The big debate before the big debate was about whether moderator Lester Holt ought to fact-check Donald Trump and Hillary Clinton on the spot or simply ask questions and keep time. Once the proceedings got underway, the NBC News anchor's first major decision point arrived when Trump challenged Holt on a basic statement.
This was the exchange:
HOLT: "Stop and frisk" was ruled unconstitutional in New York because it largely singled out black and Hispanic young men.
TRUMP: No, you're wrong. It went before a judge who was a very against-police judge. It was taken away from her, and our mayor — our new mayor — refused to go forward with the case. They would have won on appeal. If you look at it, throughout the country, there are many places where it's —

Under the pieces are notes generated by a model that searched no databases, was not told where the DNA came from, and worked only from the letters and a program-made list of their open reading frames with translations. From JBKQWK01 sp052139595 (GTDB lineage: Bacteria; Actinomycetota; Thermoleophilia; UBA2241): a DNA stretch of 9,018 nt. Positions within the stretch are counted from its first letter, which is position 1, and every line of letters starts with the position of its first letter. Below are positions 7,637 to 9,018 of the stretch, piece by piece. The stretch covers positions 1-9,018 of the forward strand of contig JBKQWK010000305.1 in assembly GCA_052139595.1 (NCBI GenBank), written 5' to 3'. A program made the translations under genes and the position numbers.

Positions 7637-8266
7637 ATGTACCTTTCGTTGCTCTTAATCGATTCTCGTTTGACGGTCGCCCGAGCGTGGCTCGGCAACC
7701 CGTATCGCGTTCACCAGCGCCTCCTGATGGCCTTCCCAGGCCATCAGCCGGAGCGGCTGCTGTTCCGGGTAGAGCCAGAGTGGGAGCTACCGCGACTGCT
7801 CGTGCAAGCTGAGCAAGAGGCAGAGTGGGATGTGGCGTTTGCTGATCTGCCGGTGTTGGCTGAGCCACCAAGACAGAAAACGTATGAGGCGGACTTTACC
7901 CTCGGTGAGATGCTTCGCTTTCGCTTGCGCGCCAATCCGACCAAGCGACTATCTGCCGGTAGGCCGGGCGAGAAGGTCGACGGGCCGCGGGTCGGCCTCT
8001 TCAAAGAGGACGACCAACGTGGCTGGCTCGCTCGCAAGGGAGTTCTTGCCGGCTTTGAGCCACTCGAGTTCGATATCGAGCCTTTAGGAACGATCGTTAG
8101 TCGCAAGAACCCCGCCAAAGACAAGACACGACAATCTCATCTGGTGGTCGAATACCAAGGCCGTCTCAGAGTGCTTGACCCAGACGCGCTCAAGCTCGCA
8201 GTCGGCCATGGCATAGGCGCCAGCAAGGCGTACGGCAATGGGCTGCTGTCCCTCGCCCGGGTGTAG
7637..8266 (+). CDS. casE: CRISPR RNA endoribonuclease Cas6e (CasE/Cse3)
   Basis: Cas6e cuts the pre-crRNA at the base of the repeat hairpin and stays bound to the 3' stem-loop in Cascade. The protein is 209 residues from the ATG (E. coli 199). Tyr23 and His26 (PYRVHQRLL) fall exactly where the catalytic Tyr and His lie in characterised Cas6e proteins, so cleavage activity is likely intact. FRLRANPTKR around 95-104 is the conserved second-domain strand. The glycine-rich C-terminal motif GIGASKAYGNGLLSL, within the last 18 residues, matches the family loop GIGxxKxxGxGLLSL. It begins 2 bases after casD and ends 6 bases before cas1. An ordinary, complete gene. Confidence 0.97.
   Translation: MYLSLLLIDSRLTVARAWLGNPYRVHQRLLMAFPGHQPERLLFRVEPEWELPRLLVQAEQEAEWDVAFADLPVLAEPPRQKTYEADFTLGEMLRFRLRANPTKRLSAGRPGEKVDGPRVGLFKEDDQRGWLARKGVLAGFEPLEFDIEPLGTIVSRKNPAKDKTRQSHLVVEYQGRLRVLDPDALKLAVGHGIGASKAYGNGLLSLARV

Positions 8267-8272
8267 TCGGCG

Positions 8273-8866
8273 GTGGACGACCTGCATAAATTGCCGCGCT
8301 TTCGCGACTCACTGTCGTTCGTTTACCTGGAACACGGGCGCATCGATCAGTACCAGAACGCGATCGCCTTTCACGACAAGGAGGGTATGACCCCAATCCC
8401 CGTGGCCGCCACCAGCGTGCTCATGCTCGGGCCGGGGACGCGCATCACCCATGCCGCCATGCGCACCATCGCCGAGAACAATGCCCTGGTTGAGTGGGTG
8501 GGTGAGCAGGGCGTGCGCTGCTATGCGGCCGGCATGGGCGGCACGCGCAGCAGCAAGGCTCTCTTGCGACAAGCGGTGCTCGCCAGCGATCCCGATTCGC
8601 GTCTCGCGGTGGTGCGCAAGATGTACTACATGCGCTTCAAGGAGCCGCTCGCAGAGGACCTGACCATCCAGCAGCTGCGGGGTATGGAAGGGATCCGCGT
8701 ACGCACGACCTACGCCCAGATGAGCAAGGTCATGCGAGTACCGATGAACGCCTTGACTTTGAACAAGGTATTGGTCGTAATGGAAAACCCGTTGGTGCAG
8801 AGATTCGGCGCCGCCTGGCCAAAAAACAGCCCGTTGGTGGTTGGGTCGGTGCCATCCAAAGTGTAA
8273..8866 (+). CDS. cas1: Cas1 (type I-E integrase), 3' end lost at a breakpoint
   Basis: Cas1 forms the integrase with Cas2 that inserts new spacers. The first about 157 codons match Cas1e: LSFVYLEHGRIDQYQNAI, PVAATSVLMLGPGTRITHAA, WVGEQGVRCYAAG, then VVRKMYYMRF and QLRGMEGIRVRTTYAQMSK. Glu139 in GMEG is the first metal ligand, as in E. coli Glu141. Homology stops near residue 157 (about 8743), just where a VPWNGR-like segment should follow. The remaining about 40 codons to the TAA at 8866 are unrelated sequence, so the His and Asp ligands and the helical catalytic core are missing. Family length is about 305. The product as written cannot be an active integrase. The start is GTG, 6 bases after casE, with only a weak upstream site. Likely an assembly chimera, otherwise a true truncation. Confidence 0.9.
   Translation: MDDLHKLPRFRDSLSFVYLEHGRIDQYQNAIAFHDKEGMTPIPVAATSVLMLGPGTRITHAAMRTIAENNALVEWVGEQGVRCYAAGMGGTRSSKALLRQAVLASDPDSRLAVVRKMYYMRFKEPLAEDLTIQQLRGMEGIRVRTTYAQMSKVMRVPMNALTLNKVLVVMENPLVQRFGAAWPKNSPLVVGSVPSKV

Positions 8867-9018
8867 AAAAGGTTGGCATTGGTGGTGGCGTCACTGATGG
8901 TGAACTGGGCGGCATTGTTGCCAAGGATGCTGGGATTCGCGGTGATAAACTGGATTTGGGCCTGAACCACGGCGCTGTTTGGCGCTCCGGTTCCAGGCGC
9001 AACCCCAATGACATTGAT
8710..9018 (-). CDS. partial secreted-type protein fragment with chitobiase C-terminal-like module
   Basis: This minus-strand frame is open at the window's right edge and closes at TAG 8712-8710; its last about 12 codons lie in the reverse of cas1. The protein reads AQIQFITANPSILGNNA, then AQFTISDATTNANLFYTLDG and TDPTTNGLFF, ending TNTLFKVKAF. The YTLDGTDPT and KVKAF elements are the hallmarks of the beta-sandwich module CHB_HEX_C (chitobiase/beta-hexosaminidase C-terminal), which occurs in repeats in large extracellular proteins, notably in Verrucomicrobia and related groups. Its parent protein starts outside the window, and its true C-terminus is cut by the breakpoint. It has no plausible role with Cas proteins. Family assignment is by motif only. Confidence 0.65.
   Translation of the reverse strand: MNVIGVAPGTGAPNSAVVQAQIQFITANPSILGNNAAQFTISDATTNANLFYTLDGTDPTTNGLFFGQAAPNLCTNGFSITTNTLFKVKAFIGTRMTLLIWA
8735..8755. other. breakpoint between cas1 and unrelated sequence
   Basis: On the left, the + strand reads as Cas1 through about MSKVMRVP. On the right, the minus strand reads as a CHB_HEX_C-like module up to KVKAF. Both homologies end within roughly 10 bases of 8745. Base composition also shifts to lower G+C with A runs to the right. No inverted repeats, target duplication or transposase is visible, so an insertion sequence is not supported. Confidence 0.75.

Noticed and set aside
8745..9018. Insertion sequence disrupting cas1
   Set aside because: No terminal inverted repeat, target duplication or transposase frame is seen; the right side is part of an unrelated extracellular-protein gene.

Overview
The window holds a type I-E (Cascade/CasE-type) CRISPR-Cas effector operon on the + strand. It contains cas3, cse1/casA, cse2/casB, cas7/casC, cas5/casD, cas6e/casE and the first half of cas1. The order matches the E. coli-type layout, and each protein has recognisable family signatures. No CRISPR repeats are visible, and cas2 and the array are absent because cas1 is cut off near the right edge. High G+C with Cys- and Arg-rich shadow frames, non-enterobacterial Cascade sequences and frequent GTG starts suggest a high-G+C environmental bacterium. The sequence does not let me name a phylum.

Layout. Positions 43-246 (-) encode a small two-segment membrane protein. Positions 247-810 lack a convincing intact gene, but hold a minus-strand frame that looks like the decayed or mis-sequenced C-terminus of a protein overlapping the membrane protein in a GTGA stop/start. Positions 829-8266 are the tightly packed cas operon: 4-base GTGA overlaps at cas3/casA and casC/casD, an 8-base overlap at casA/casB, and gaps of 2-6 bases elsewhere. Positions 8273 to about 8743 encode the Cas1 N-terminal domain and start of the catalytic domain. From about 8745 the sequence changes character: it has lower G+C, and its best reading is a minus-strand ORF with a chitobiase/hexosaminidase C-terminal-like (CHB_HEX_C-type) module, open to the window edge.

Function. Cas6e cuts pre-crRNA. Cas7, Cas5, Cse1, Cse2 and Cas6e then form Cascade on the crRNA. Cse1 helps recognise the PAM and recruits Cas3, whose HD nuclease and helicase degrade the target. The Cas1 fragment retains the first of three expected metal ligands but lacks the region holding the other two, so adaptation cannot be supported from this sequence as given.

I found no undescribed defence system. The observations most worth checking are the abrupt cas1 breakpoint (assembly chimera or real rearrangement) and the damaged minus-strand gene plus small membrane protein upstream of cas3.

HOLT: The argument is that it's a form of racial profiling.
TRUMP: No, the argument is that we have to take the guns away from these people that have them and that are bad people that shouldn't have 'em.
For the record, "stop and frisk" was ruled unconstitutional for the exact reason Holt identified. But Holt chose not to engage Trump in a true-or-false argument. (Later, Holt directly contradicted Trump's false claim that he opposed the invasion of Iraq — something Holt's NBC colleague, Matt Lauer, was widely criticized for not doing at a candidates forum.) Instead, Holt pivoted to the underlying issue. Whatever happened in court, the question about "stop and frisk" is whether it is a kind of discrimination or an effective police tactic. That is what Holt wanted Trump to address.
Tuesday-morning moderators will surely argue about whether Holt did the right thing by declining to push back hard on the facts. But if his goal was to keep the conversation moving and not entangle himself, he achieved it.